Republican Congresswoman Introduces Bill to End Federal Marijuana Criminalization

Any legislation that takes us a step toward freedom is a welcome development.

Dozens of states have legalized recreational or medical marijuana use, while a supermajority of the public supports ending its prohibition. Yet the federal government hasn’t caught up, and marijuana remains technically illegal under federal law even in states that have outright legalized it. 

A libertarian-leaning Republican congresswoman is leading the charge to correct this legislative dysfunction. South Carolina Rep. Nancy Mace recently introduced the States Reform Act, a bill that ends the federal prohibition and leaves it up to states to make their own call on marijuana legalization.

“Every state is different,” Mace said. “Cannabis reform at the federal level must take all of this into account. And it’s past time federal law codifies this reality. This is why I’m introducing the States Reform Act, a bill which seeks to remove cannabis from Schedule I in a manner consistent with the rights of states to determine what level of cannabis reform each state already has, or not.”

The legislation is co-sponsored by five other congressional Republicans: Reps. Peter Meijer, Tom McClintock, Don Young, Kenneth Buck, and Brian Mast.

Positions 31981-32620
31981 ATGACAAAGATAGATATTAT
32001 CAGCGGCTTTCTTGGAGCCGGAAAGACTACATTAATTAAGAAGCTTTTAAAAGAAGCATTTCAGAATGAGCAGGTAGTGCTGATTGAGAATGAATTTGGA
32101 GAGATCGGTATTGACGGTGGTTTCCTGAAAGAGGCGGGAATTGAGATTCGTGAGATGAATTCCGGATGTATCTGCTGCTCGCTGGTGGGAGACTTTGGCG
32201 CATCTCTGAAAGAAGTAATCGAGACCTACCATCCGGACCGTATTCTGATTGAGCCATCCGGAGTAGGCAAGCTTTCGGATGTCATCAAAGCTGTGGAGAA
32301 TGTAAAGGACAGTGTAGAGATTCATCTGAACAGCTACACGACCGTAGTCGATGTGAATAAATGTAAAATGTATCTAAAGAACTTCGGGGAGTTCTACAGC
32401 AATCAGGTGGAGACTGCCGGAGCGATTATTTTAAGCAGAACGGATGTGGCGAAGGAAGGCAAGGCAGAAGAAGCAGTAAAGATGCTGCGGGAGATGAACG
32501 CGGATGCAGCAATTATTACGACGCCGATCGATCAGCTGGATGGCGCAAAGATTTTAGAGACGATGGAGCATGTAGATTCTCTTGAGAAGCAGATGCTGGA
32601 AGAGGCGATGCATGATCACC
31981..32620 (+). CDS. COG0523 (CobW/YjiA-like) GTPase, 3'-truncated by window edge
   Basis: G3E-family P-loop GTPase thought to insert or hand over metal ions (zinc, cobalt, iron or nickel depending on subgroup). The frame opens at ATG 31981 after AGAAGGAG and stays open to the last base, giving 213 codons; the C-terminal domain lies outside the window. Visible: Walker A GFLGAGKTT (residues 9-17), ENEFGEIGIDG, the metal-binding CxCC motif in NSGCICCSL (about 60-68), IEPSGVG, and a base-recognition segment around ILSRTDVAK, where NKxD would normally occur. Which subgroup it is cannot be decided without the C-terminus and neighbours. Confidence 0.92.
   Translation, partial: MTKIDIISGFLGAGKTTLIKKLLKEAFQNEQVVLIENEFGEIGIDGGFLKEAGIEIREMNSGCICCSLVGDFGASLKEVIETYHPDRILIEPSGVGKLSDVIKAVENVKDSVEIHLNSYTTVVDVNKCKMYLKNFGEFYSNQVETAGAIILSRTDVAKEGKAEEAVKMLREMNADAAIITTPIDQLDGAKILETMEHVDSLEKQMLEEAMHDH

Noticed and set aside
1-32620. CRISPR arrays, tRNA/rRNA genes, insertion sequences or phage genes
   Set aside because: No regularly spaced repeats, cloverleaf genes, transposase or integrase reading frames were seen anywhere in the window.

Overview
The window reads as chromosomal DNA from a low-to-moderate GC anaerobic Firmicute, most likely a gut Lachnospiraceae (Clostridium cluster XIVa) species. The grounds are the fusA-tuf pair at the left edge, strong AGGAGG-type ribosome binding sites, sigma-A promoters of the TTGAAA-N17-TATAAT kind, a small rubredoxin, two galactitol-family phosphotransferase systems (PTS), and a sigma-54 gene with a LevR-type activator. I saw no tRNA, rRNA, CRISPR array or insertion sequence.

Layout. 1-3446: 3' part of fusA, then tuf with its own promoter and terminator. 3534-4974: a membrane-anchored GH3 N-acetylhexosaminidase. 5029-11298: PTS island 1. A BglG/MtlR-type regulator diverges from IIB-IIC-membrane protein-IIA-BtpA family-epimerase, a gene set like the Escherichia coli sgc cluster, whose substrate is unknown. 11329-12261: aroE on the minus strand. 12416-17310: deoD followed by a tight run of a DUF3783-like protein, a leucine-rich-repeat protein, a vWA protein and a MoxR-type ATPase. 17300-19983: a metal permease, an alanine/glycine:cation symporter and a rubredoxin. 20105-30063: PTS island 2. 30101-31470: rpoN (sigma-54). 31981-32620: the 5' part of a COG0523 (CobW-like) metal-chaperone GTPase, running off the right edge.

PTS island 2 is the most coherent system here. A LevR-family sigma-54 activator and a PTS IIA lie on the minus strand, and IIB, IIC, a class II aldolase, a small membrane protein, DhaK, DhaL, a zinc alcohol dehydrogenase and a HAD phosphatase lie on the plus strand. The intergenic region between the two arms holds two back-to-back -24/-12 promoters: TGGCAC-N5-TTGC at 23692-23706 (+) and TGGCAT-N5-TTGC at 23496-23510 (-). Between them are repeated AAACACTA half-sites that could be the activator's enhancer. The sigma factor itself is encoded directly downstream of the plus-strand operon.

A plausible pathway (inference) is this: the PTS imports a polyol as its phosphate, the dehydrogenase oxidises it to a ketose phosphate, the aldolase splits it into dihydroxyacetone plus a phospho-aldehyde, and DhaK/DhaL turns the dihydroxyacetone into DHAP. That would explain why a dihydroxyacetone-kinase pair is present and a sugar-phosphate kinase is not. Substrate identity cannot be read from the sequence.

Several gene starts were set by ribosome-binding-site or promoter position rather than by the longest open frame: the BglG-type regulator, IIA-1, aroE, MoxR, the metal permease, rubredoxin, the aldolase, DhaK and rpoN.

"While we’ve rightly designated states the authority to regulate marijuana, our federal policies still run counter to their efforts," Meijer told FEE. "States that have moved forward with marijuana decriminalization and legalization policies need clarity to continue their efforts, and our bill provides this certainty. I’m glad to partner in this endeavor to decriminalize marijuana at the federal level and give states clear cut control over cannabis laws and regulations.”

The bill would end the federal prohibition of marijuana, require the automatic expungement of federal criminal records for those convicted of nonviolent marijuana offenses, and set a 3 percent excise tax on marijuana.

This tax is much lower than the 10 to 25 percent levied by Democratic legislation. And Mace’s bill freezes the excise tax at 3 percent for 10 years—to stop the black market from lingering as has happened in states like California where marijuana is legalized but heavily regulated and taxed.

“The beauty of the States Reform Act is that it's both simple and reasonably comprehensive,” said Reason Foundation director of drug policy Geoffrey Lawrence, who helped craft the legislation. “Enacting major social change requires broad, bipartisan agreement, and the States Reform Act checks that box.”

Because the States Reform Act makes incremental, practical reforms, it could actually draw bipartisan support and pass a polarized Congress. If it does, it will make life much easier for legal cannabis businesses and users, who face many financial and legal headaches because their activity is still technically illegal under federal law.  

We ultimately should live in an America where no peaceful individual activity like adult marijuana use is criminalized or outlawed. But progress takes time, and any legislation that takes us a step toward freedom is a welcome development in my book. 

This article has been updated to include comment from Rep. Peter Meijer. 

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